In 1376, Edward the Black Prince was dying. His child Richard, who was himself the second son (the first son Edward had died two years previously), was only nine years old. The Black Prince took nothing for granted, and on his deathbed he asked both his father and his brother John of Gaunt to swear an oath to protect Richard and uphold his inheritance. Even this precaution didn’t guarantee Richard’s patrimony, and Edward III felt obliged to create an entail that ordered the succession along traditional male lines. This meant that the Mortimers, descendants of Gaunt’s deceased elder brother Lionel (through his only daughter Philippa) were excluded. It also meant that John of Gaunt was next in line after Richard, and after him, Henry of Bolingbroke.

By this time, Edward III was an enfeebled old man and Gaunt had already started attending Parliament in his name. At this stage of his life, John of Gaunt was an overbearing, arrogant bully and he was incredibly unpopular. There were great fears—probably unfounded—that he would usurp the throne from his nephew; most historians believe that because of this, Edward III’s entail was not publicized. Presumably only the inner family and the great officers knew about its existence. After all, why inflame the public unnecessarily? If Richard were to sire an heir, the whole entail would be moot.

Coronation-Richard-BL-Royal-20-C-VII-f.-192v

So the ten year-old Richard was crowned king; nobody wanted to take a chance on a less-than-secure regency. But this was not the end of the story. In the short run, of course, there was no reason to give the succession much thought. Richard married at age fifteen and his queen was only a year older than him. But after five or six years of infertility, it was beginning to look like there might be a problem. Queen Anne’s untimely death after twelve years of marriage and Richard’s subsequent espousal to the 8 year-old Isabella of France made it obvious that a child could not be expected for a long time—possibly never.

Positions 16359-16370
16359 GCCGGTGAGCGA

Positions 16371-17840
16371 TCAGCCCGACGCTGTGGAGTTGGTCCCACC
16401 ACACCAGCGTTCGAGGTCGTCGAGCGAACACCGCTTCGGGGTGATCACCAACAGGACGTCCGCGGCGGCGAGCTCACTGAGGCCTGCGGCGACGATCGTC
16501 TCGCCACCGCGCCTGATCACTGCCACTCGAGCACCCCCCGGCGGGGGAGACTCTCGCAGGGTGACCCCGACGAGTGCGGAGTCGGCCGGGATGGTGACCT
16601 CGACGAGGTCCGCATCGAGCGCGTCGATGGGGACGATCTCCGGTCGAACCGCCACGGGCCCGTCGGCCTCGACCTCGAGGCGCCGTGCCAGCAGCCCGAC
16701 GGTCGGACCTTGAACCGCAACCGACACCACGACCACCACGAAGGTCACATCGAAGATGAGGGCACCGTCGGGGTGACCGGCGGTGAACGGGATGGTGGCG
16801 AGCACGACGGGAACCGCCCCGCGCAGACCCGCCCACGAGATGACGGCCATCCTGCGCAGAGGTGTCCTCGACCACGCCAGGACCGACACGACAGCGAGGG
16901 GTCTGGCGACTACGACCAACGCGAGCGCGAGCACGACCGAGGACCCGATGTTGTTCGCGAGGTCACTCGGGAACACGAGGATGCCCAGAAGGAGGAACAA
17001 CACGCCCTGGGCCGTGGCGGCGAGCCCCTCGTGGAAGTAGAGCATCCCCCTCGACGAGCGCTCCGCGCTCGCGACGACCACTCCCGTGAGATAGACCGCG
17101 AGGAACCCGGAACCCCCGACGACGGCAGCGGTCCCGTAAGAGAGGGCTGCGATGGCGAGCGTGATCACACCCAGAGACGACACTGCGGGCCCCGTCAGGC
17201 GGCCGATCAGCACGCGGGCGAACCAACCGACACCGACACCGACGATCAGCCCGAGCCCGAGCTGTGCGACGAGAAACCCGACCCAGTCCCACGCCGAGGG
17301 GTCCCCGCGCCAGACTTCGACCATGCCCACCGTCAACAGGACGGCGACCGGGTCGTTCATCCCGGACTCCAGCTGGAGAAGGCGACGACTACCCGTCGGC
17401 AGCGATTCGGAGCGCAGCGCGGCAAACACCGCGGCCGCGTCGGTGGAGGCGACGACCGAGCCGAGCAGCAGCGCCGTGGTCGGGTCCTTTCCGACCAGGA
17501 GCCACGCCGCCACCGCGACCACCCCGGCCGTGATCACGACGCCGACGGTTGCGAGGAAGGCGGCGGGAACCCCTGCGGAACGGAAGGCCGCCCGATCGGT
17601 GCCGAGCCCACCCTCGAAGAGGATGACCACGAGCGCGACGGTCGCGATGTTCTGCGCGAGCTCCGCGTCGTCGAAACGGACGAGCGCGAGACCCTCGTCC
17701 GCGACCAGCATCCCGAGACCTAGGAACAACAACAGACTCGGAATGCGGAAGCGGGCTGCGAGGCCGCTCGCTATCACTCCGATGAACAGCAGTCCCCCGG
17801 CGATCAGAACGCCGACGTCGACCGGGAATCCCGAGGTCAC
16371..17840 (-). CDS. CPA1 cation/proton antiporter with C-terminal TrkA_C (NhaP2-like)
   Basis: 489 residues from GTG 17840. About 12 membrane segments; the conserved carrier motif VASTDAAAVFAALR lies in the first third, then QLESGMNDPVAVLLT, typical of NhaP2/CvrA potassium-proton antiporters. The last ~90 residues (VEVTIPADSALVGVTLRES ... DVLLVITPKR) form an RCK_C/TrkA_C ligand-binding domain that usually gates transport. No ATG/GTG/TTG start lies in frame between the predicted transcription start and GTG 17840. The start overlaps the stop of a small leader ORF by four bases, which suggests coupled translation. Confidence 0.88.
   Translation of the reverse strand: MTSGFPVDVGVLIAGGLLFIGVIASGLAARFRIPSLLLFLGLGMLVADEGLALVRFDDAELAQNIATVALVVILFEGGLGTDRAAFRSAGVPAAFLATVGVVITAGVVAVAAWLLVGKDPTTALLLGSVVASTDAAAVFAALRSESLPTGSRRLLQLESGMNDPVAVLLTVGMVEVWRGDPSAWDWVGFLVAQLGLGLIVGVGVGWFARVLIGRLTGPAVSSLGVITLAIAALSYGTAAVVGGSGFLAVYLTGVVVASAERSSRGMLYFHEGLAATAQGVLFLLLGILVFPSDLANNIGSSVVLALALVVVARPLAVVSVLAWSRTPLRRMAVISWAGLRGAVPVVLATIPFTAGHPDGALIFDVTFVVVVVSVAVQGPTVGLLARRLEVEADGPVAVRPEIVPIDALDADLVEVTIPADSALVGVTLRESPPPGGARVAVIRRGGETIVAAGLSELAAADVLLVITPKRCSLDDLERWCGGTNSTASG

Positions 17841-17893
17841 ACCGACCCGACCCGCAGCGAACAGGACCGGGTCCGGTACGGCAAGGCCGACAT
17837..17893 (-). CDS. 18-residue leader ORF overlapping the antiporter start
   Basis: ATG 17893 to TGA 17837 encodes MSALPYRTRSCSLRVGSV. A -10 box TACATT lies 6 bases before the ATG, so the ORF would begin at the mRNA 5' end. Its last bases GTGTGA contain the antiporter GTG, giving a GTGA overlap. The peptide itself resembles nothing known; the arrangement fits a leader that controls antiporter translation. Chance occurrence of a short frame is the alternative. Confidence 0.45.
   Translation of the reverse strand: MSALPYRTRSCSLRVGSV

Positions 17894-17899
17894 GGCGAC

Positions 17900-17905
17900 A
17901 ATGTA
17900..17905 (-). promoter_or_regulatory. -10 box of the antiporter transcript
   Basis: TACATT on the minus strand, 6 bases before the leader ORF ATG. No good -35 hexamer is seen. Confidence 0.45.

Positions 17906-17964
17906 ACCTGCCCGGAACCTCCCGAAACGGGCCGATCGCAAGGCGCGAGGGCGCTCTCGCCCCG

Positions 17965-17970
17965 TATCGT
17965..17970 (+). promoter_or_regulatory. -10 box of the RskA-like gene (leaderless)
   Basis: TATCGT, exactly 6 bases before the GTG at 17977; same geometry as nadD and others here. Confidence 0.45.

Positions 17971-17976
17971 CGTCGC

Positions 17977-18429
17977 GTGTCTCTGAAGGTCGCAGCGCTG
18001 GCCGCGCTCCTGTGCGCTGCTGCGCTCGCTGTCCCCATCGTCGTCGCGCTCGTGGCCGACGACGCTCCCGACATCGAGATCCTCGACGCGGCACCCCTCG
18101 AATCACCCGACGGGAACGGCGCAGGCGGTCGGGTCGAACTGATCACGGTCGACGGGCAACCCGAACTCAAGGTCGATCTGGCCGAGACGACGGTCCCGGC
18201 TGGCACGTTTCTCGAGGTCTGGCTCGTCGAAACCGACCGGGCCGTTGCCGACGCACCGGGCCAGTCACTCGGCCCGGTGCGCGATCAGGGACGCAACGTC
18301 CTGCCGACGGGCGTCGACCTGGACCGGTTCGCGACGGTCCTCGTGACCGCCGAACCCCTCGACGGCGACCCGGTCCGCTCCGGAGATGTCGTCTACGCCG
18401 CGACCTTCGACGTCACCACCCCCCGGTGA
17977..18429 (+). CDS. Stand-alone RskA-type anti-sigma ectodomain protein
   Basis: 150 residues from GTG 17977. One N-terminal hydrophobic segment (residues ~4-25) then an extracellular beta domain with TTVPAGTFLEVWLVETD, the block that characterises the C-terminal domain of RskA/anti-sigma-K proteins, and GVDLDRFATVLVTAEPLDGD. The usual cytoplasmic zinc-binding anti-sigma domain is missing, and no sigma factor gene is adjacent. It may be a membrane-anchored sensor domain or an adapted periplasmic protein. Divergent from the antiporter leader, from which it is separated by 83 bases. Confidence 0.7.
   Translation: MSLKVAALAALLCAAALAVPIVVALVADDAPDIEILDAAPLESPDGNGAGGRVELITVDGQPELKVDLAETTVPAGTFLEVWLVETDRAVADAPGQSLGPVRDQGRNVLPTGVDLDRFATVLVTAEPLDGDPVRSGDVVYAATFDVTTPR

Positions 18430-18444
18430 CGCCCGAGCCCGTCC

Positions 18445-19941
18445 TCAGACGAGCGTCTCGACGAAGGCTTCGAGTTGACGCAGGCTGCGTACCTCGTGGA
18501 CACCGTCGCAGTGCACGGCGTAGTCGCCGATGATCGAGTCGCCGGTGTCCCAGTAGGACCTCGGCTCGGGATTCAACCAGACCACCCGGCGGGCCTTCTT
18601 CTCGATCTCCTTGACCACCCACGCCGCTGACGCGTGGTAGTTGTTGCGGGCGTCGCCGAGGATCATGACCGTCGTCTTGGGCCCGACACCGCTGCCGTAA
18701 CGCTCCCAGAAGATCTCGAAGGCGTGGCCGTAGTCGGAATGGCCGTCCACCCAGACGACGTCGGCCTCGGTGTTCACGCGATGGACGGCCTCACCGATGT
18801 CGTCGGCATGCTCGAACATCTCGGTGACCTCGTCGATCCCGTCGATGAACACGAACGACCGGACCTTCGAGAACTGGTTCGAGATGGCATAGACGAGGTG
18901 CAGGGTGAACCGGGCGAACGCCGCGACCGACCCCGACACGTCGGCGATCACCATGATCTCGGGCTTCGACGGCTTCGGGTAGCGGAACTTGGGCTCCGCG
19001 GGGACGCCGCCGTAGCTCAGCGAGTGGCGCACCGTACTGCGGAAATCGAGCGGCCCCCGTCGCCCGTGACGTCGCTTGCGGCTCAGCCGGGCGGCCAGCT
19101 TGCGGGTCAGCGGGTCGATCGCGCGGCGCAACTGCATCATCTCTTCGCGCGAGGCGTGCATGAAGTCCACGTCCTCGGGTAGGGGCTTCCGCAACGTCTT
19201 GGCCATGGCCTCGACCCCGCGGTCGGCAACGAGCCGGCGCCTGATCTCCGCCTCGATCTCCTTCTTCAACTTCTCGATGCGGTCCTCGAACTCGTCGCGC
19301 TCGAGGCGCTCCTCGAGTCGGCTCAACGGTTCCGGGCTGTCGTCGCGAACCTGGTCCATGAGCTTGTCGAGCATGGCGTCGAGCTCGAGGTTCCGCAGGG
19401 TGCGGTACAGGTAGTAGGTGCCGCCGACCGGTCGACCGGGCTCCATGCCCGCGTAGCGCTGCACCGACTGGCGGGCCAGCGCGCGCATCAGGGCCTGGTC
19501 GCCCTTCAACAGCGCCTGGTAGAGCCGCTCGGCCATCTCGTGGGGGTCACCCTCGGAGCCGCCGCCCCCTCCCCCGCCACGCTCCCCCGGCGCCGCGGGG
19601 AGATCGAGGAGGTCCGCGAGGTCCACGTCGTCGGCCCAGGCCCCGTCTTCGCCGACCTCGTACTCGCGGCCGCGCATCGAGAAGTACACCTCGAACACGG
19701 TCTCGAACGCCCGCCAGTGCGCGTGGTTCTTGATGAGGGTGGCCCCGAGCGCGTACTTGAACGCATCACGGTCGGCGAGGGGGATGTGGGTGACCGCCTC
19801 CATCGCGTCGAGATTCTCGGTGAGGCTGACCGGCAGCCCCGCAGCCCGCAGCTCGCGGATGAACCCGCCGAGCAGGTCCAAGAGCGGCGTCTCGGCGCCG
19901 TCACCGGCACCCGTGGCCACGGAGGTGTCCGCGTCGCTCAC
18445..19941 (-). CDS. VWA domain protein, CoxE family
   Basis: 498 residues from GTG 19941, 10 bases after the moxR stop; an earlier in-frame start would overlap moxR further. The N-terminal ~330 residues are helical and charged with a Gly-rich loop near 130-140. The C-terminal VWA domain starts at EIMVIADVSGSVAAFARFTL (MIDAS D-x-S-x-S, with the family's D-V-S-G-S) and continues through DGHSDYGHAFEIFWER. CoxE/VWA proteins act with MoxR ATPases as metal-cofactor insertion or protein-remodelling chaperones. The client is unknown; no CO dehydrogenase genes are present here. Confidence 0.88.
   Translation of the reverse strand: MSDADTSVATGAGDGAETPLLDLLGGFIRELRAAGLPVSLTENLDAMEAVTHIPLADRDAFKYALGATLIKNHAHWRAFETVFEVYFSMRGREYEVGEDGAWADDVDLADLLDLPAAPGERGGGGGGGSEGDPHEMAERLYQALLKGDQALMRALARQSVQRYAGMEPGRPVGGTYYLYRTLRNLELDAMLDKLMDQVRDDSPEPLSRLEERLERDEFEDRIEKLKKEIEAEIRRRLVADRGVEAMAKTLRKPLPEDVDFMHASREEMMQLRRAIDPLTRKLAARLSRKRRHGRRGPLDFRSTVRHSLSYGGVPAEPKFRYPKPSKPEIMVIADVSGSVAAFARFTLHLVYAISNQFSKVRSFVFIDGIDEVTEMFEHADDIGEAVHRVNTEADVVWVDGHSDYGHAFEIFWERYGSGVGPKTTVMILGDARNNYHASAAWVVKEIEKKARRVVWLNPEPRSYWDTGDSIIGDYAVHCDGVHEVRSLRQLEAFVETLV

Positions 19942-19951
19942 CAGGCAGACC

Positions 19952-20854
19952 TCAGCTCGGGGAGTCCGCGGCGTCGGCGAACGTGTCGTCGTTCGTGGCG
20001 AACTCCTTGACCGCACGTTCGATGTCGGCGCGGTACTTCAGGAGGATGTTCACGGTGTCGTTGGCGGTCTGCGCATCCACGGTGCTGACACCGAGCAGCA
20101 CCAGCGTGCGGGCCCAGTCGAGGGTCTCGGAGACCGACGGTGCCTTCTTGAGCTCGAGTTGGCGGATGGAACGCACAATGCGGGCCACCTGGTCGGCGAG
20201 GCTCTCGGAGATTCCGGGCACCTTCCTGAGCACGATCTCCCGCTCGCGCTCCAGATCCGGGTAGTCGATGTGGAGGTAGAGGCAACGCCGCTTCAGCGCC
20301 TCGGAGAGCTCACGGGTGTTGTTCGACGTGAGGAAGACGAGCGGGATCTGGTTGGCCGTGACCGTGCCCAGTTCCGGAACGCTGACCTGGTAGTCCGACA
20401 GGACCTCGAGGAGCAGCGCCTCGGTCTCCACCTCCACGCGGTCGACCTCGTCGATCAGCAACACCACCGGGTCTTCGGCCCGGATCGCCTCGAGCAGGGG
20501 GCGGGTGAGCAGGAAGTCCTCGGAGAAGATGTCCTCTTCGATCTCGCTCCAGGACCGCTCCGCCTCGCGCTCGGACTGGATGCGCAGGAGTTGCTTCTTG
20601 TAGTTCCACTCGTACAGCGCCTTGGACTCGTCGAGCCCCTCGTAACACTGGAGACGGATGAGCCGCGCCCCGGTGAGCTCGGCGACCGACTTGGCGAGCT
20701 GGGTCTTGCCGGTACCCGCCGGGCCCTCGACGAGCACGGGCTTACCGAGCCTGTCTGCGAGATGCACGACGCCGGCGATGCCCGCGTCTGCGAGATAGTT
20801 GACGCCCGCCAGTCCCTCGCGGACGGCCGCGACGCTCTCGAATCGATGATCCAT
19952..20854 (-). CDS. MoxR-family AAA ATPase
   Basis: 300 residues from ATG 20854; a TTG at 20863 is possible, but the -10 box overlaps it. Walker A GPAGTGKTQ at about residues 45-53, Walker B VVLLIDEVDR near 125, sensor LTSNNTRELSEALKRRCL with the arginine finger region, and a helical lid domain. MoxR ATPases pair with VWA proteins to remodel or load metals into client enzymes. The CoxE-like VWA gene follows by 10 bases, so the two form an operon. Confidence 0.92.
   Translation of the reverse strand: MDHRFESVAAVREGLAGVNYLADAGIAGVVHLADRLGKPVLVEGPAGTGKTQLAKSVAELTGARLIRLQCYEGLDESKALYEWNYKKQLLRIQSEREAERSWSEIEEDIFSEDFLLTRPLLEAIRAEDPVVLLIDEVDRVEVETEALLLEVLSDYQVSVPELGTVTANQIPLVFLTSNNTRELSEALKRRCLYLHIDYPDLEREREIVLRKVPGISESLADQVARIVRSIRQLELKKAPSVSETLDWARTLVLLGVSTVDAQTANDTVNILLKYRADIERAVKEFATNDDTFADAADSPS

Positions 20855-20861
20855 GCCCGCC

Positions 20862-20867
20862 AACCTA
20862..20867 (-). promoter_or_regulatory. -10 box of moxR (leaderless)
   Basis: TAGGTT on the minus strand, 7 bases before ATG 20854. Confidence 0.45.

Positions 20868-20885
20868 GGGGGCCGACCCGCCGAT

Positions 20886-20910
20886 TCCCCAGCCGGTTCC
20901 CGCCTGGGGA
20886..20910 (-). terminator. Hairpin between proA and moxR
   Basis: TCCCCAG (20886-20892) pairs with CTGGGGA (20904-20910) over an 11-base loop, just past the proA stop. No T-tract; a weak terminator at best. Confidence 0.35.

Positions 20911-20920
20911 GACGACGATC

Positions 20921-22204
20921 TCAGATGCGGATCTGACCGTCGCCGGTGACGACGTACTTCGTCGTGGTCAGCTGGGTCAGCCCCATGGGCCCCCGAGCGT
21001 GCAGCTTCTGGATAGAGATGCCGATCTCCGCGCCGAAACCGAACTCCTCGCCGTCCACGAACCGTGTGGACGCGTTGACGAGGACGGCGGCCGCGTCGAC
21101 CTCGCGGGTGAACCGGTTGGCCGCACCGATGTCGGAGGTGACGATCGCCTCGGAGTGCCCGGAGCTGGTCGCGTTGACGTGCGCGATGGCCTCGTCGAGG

Many people, including our primary chroniclers of the period, took it for granted that the Mortimers were next in line for the throne. But Richard made no effort to show favor to Roger Mortimer, 4th Earl of March, nor did he make reference him to him as heir except possibly once in 1385 or 1386 (historians are not in agreement on this). When threatened with deposition, Richard could well have declared Roger his successor, a political ploy to remind his opponents that a 12 year-old would not rule any better than him. Although the Earl of March was well liked by the general population, after 1394 he seemed to have lost political clout. He moved to Ireland, where he served as Lieutenant mostly for the rest of his life. Roger was killed in a skirmish in 1398, leaving behind a seven year-old son. This effectively removed the Mortimers as candidates—for the time being—but they were destined to come back and haunt Henry IV in the rebellions of 1403 and 1405. (Also, their bloodline descended to Richard Plantagenet, 3rd Duke of York on his mother’s side.)